“I Am Jesus Christ the Son of God,” Ensign, Dec. 1999, 5
The book of 3 Nephi offers inspired insight into the Lord Jesus Christ’s role as the Son of God. The statements He makes to the Nephites concerning His ministry provide further evidence that the Book of Mormon is a marvelous testament of Jesus Christ. In fact, the designations that the resurrected Lord gives of Himself amplify His role as the Savior of the entire world.
Following the great three-hour destructive storm on the American continent at the time of the Crucifixion in Jerusalem (see 3 Ne. 8:5–19), the Savior’s voice was heard among the surviving inhabitants. He announced that He had caused the terrible changes to come upon the whole face of the land because of the wickedness and the abominations of the people (see 3 Ne. 9:1–12). Those who were spared were the “more righteous” and were invited to return unto Him “and repent of [their] sins, and be converted, that [he] may heal [them]” (3 Ne. 9:13). He further promised them eternal life and the arm of mercy as a blessing for their coming unto Him (see 3 Ne. 9:14). He then identified Himself for the first time, declaring, “Behold, I am Jesus Christ the Son of God” (3 Ne. 9:15).
Jesus is the English translation of His earthly name. The name Jesus had been selected for Him hundreds of years prior to His birth and was announced to prophets by an angel (see 2 Ne. 25:19; Luke 2:21). Jesus’ designation of Himself as the “Christ” verifies His being the Messiah or “the anointed,” with the power to grant eternal life and redemption.
By stating that He was “the Son of God,” He acknowledged the source of His power. From the Father He had obtained the divine ability to bring to pass the Atonement, to provide for the redemption of humanity, and to bring about the Resurrection.1
Having told the Nephites who He was, Jesus then informed them of what He had done: “I created the heavens and the earth, and all things that in them are” (3 Ne. 9:15). Because he used the word heavens, it suggests He created other planets (see D&C 76:24).2 When Moses stood in the presence of God and talked with Him face to face, he was informed that the Son had created worlds without number, “but only an account of this earth, and the inhabitants thereof” was given to him (Moses 1:31–35).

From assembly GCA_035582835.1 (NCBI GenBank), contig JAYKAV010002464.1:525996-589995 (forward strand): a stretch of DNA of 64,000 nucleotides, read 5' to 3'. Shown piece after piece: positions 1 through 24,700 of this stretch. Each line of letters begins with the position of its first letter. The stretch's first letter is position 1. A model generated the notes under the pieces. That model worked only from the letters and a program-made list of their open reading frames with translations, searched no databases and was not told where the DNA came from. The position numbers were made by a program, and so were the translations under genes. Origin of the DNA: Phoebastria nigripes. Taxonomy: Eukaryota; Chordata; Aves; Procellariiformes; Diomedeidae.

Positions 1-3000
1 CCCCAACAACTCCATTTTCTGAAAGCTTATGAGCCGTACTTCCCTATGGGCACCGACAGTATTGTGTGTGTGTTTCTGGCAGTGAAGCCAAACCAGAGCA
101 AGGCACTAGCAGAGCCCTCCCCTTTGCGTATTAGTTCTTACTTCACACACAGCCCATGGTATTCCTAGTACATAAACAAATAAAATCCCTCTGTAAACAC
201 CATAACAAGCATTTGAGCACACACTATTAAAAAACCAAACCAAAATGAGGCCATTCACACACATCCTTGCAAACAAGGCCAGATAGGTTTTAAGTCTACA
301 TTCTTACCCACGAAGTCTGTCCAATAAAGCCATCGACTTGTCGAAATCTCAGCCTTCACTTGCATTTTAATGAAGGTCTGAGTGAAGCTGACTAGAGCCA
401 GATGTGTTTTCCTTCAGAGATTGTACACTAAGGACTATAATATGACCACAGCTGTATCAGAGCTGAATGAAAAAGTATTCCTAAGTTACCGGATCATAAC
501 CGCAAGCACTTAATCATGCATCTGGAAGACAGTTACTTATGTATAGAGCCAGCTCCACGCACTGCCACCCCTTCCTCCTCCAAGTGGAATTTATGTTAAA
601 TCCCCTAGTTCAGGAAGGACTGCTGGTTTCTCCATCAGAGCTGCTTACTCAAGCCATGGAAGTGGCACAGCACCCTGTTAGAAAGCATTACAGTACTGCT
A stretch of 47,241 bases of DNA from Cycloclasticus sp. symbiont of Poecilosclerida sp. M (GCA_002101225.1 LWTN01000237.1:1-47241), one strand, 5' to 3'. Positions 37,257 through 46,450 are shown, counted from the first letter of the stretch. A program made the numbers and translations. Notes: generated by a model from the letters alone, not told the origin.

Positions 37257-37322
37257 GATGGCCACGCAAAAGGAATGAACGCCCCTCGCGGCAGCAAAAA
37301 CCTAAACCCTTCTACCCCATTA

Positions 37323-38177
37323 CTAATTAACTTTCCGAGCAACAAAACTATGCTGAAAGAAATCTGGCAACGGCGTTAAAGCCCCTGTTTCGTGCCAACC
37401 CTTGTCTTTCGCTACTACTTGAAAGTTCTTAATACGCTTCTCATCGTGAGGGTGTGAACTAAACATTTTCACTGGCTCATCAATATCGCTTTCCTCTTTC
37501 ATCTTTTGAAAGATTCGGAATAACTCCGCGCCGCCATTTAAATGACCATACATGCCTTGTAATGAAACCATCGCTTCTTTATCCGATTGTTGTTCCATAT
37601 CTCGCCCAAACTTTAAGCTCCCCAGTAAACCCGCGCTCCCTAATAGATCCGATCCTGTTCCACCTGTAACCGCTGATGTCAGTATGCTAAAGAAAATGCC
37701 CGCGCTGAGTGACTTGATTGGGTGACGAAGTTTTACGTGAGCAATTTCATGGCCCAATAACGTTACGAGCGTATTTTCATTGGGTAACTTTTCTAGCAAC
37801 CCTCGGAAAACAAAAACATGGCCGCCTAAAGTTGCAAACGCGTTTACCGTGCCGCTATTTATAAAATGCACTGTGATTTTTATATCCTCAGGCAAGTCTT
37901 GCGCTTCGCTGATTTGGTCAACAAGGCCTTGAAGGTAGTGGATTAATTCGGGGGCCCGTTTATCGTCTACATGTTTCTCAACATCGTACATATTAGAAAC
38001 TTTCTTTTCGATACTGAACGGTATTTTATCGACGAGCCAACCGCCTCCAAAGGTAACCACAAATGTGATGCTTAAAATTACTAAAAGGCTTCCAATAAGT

Jesus’ creation of this and other worlds is a doctrine clearly taught in the New Testament but often overlooked (see Heb. 1:2). The Book of Mormon calls the Son of God “the very Eternal Father of heaven and of earth” (Mosiah 15:4; Alma 11:39). A father is a creator of life. As the Eternal Father of the earth, Jesus gave it life and gave the inhabitants of this earth and other worlds the opportunity for salvation.
One of the few statements in the Book of Mormon concerning the premortal life is Christ’s declaration that He “was with the Father from the beginning” (3 Ne. 9:15). The word beginning is used in other scriptures to designate the premortal life (see Gen. 1:1; John 1:1). In the Book of Mormon, that stage of existence is also referred to as “the first place” (Alma 13:3). Although Christ did not expand on what His work with the Father was in “the beginning,” there are two places in the Book of Mormon that indirectly shed more light on His declaration.
King Limhi testified to his people that a prophet of the Lord, Abinadi, was slain “because he said unto [the people] that Christ was the God, the Father of all things, and said that he should take upon him the image of man, and it should be the image after which man was created in the beginning; or in other words, he said that man was created after the image of God, and that God should come down among the children of men, and take upon him flesh and blood, and go forth upon the face of the earth” (Mosiah 7:27).